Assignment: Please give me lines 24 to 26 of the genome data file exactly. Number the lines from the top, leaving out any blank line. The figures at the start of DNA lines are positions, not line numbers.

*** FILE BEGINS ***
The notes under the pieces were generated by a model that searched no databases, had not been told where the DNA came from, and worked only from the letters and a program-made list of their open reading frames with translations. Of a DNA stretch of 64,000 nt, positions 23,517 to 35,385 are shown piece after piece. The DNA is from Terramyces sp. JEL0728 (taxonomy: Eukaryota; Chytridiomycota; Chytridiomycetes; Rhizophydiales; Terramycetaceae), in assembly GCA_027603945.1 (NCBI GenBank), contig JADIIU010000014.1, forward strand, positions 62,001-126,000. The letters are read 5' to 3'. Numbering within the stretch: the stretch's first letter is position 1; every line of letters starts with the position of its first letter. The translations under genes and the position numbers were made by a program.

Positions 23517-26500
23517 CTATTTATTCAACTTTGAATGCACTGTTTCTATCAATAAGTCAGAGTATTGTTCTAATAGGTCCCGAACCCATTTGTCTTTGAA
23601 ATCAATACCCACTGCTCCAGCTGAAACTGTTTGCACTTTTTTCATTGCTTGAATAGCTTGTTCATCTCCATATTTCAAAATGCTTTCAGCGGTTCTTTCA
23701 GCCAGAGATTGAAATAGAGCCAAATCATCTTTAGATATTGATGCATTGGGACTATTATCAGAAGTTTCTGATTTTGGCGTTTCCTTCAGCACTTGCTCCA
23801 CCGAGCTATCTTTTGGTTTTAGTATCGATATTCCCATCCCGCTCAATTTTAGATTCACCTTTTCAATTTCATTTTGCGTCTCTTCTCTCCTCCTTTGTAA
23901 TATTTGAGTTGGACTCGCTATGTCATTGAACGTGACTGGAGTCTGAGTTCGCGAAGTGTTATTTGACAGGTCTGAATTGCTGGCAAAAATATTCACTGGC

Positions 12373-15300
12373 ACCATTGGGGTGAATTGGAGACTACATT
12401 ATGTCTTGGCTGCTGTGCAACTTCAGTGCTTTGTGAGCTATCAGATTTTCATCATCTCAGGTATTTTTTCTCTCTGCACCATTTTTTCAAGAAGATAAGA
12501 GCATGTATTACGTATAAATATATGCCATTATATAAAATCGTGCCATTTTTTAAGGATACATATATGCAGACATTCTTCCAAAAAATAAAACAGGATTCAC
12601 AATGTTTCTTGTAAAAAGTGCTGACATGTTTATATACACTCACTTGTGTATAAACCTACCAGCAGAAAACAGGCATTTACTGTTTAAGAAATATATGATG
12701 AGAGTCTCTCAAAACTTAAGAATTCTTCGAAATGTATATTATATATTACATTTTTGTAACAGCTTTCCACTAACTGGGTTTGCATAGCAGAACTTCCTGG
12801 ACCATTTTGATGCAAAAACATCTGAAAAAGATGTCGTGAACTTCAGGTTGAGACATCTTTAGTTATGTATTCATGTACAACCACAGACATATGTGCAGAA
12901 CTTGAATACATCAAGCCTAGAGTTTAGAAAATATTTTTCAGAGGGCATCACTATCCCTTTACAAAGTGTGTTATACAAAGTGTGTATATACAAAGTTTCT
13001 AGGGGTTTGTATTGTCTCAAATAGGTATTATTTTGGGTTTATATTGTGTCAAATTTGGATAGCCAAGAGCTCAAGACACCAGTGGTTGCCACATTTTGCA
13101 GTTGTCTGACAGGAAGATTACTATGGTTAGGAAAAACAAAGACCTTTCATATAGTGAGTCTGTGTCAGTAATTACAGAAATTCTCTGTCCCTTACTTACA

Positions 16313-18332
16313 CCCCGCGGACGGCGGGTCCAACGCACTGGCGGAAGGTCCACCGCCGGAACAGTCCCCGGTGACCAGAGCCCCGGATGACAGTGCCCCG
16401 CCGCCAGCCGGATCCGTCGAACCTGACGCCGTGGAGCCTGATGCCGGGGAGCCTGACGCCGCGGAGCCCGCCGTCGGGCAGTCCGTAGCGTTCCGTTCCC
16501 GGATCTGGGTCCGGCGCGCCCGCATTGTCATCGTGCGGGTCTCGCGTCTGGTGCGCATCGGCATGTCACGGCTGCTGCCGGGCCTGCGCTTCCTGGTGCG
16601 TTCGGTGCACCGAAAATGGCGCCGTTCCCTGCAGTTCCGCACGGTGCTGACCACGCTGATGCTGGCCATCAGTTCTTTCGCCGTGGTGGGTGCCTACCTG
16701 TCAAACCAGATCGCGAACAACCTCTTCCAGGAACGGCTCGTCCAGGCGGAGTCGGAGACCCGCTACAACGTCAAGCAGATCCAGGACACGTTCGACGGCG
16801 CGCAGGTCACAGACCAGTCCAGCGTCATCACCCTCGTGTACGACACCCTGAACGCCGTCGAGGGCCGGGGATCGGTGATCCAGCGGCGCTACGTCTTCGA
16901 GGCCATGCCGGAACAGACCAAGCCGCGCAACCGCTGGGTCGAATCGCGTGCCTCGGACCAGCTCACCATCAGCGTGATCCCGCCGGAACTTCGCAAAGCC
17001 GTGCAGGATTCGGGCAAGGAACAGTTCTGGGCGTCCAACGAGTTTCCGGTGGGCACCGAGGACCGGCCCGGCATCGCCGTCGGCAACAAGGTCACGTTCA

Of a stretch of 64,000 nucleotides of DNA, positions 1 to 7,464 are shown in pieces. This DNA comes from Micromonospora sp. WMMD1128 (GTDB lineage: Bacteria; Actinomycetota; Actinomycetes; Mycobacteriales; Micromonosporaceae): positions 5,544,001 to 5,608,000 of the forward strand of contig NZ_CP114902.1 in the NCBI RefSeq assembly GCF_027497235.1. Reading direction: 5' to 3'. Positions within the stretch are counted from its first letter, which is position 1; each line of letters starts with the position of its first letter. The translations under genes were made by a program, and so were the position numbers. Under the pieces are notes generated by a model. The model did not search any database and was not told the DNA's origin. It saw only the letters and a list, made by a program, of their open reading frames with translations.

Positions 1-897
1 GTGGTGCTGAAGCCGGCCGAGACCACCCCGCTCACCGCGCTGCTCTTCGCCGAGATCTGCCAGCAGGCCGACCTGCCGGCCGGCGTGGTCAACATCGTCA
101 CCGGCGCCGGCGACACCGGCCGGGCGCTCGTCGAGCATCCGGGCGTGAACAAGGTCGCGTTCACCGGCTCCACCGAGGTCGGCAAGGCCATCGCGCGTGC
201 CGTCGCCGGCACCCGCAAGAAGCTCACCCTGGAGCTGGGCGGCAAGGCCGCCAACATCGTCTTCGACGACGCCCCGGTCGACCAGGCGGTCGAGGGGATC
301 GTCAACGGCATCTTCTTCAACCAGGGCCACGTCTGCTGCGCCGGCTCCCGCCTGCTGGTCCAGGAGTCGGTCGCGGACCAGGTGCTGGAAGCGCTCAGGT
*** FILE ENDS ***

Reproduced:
16801 CGCAGGTCACAGACCAGTCCAGCGTCATCACCCTCGTGTACGACACCCTGAACGCCGTCGAGGGCCGGGGATCGGTGATCCAGCGGCGCTACGTCTTCGA
16901 GGCCATGCCGGAACAGACCAAGCCGCGCAACCGCTGGGTCGAATCGCGTGCCTCGGACCAGCTCACCATCAGCGTGATCCCGCCGGAACTTCGCAAAGCC
17001 GTGCAGGATTCGGGCAAGGAACAGTTCTGGGCGTCCAACGAGTTTCCGGTGGGCACCGAGGACCGGCCCGGCATCGCCGTCGGCAACAAGGTCACGTTCA